Naragansett – Historic Landmarks

THE nature of the contest that ensued was such as too often distinguishes the warfare between civilized men and savages. On the part of the whites, it was conducted with superior skill and success; but with a wastefulness of the blood and a disregard of the natural rights of their antagonists; on the part of the Indians, it was waged with the desperation of men fearless of death, and who had nothing to expect from peace, but humiliation, dependence, and decay.

The project of a wide and simultaneous revolt, if such had really been formed, was worthy of a capacious mind, and, had it not been prematurely discovered, might have been overwhelming in its consequences. The war that actually broke out, was but a war of detail, a mere succession of casual exploits and unconnected enterprises. Still, it sets forth the military genius and daring prowess of Philip; and wherever, in the prejudiced and passionate narrations that have been given of it, we can arrive at simple facts, we find him displaying a vigorous mind, a fertility of expedients, a contempt of suffering and hardship, and an unconquerable resolution, that command our sympathy and applause.

Driven from his paternal domains at Mount Hope, he threw himself into the depths of those vast and trackless forests that skirted the settlements, and were almost impervious to anything but a wild beast or an Indian. Here he gathered together his forces, like the storm accumulating its stores of mischief in the bosom of the thunder-cloud, and would suddenly emerge at a time and place least expected, carrying havoc and dismay into the villages.

There were, now and then, indications of these impending ravages, that filled the minds of the colonists with awe and apprehension. The report of a distant gun would perhaps be heard from the solitary woodland, where there was known to be no white man; the cattle which had been wandering in the woods would sometimes return home wounded; or an Indian or two would be seen lurking about the skirts of the forests, and suddenly disappearing; as the lightning will sometimes be seen playing silently about the edge of the cloud that is brewing up the tempest.

Though sometimes pursued, and even surrounded, by the settlers, yet Philip as often escaped, almost miraculously, from their toils, and, plunging into the wilderness, would be lost to all search or inquiry, until he again emerged at some far-distant quarter, laying the country desolate. Among his strongholds were the great swamps or morasses which extend in some parts of New England, composed of loose bogs of deep black mud, perplexed with thickets, brambles, rank weeds, the shattered and mouldering trunks of fallen trees, overshadowed by lugubrious hemlocks. The uncertain footing and the tangled mazes of these shaggy wilds rendered them almost impracticable to the white man, though the Indian could thrid their labyrinths with the agility of a deer.

Into one of these, the great swamp of Pocasset Neck, was Philip once driven with a band of his followers. The English did not dare to pursue him, fearing to venture into these dark and frightful recesses, where they might perish in fens and miry pits, or be shot down by lurking foes. They therefore invested the entrance to the Neck, and began to build a fort, with the thought of starving out the foe; but Philip and his warriors wafted themselves on a raft over an arm of the sea, in the dead of night, leaving the women and children behind, and escaped away to the westward, kindling the flames of war among the tribes of Massachusetts and the Nipmuck country, and threatening the colony of Connecticut.

In this way, Philip became a theme of universal apprehension. The mystery in which he was enveloped exaggerated his real terrors. He was an evil that walked in darkness; whose coming none could foresee, and against which none knew when to be on the alert. The whole country abounded with rumours and alarms. Philip seemed almost possessed of ubiquity; for, in whatever part of the widely extended frontier an irruption from the forest took place, Philip was said to be its leader.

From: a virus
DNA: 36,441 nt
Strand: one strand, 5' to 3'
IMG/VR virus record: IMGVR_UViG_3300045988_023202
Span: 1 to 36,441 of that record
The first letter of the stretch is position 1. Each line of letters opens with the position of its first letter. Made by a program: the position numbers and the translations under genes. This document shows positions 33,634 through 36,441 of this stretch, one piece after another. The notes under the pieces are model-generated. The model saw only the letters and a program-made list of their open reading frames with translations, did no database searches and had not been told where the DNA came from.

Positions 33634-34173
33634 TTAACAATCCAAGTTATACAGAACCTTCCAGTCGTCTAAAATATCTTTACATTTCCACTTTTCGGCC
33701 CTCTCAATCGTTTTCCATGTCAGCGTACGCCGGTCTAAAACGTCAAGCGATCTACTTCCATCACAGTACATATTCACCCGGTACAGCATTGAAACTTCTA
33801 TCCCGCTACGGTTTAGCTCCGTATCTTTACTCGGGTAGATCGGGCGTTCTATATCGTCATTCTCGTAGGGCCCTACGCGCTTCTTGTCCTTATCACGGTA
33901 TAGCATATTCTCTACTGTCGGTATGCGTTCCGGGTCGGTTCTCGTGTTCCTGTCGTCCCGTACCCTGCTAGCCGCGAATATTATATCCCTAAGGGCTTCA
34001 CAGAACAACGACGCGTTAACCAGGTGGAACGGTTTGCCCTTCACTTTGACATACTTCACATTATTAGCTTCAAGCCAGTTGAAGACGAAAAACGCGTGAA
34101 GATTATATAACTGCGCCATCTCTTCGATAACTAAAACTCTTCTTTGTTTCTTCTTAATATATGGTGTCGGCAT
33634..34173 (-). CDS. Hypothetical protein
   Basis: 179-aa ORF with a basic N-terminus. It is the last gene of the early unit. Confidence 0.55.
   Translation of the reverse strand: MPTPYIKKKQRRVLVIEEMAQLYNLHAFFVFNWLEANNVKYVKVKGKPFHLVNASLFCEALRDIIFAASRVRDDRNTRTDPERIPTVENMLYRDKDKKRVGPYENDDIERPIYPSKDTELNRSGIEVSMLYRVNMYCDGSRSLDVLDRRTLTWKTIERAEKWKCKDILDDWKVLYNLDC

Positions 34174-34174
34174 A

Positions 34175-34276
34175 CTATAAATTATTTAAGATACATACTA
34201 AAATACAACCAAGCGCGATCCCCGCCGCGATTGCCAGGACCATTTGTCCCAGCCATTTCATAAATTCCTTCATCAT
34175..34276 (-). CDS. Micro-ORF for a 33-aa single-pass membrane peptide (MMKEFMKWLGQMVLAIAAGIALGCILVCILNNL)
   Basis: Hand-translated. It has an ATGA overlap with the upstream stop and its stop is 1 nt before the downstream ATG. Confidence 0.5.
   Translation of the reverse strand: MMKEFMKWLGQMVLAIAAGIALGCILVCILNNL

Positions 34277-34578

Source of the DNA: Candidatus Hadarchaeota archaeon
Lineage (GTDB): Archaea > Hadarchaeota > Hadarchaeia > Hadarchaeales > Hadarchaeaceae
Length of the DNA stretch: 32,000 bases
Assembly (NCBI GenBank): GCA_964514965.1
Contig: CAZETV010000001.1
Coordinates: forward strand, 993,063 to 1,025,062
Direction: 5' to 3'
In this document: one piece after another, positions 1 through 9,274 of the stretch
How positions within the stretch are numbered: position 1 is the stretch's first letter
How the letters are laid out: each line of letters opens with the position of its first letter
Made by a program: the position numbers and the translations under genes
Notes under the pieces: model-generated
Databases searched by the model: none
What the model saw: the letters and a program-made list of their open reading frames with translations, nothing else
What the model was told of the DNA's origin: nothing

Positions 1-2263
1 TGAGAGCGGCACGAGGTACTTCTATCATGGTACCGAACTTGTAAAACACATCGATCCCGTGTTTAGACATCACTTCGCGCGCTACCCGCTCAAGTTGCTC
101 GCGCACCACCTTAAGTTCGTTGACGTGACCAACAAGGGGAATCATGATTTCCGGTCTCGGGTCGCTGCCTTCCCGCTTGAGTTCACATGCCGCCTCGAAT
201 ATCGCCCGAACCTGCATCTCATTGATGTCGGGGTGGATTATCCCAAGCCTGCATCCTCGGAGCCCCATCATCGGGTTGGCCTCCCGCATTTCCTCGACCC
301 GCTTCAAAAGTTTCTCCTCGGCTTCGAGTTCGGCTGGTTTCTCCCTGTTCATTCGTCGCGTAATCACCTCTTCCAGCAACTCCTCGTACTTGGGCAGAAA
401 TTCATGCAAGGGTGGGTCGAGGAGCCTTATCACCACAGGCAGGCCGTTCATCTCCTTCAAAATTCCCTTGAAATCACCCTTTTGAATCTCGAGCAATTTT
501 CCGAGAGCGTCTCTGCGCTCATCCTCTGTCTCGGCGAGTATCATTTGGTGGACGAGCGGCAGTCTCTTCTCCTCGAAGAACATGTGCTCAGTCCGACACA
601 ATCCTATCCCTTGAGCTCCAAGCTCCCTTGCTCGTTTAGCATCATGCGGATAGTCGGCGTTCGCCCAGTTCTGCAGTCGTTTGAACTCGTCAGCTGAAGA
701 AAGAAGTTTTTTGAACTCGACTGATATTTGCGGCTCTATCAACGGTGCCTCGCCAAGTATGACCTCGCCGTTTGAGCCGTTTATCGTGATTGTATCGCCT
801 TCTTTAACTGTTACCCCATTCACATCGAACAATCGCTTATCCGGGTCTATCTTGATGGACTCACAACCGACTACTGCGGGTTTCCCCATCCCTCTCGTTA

Many superstitious notions also were circulated concerning him. He was said to deal in necromancy, and to be attended by an old Indian witch or prophetess, whom he consulted, and who assisted him by her charms and incantations. This, indeed, was frequently the case with Indian chiefs; either through their own credulity, or to act upon that of their followers; and the influence of the prophet and the dreamer over Indian superstition has been fully evidenced in recent instances of savage warfare.

At the time that Philip effected his escape from Pocasset, his fortunes were in a desperate condition. His forces had been thinned by repeated fights, and he had lost almost the whole of his resources. In this time of adversity he found a faithful friend in Canonchet, chief sachem of all the Narragansetts. He was the son and heir of Miantonimo, the great sachem, who, after an honourable acquittal of the charge of conspiracy, had been privately put to death at the perfidious instigations of the settlers. ” He was the heir,” says the old chronicler, ” of all his father’s pride and insolence, as well as of his malice toward the English “—he certainly was the heir of his insults and injuries, and the legitimate avenger of his murder.

Though he had forborne to take an active part in this hopeless war, yet he received Philip and his broken forces with open arms; and gave them the most generous countenance and support. This at once drew upon him the hostility of the English; and it was determined to strike a signal blow that should involve both the sachems in one common ruin. A great force was, therefore, gathered together from Massachusetts, Plymouth, and Connecticut, and was sent into the Narraganset country in the depth of winter, when the swamps, being frozen and leafless, could be traversed with comparative facility, and would no longer afford dark and impenetrable fastnesses to the Indians.

Apprehensive of attack, Canonchet had conveyed the greater part of his stores, together with the old, the infirm, the women and children of his tribe, to a strong fortress; where he and Philip had likewise drawn up the flower of their forces. This fortress, deemed by the Indians impregnable, was situated upon a rising mound or kind of island, of five or six acres, in the midst of a swamp; it was constructed with a degree of judgment and skill vastly superior to what is usually displayed in Indian fortification, and indicative of the martial genius of these two chieftains.

Guided by a renegade Indian, the English penetrated, through December snows, to this stronghold, and came upon the garrison by surprise. The fight was fierce and tumultuous. The assailants were repulsed in their first attack, and several of their bravest officers were shot down in the act of storming the fortress, sword in hand. The assault was renewed with greater success. A lodgment was effected. The Indians were driven from one post to another. They disputed their ground inch by inch, fighting with the fury of despair. Most of their veterans were cut to pieces; and after a long and bloody battle, Philip and Canonchet, with a handful of surviving warriors, retreated from the fort, and took refuge in the thickets of the surrounding forest.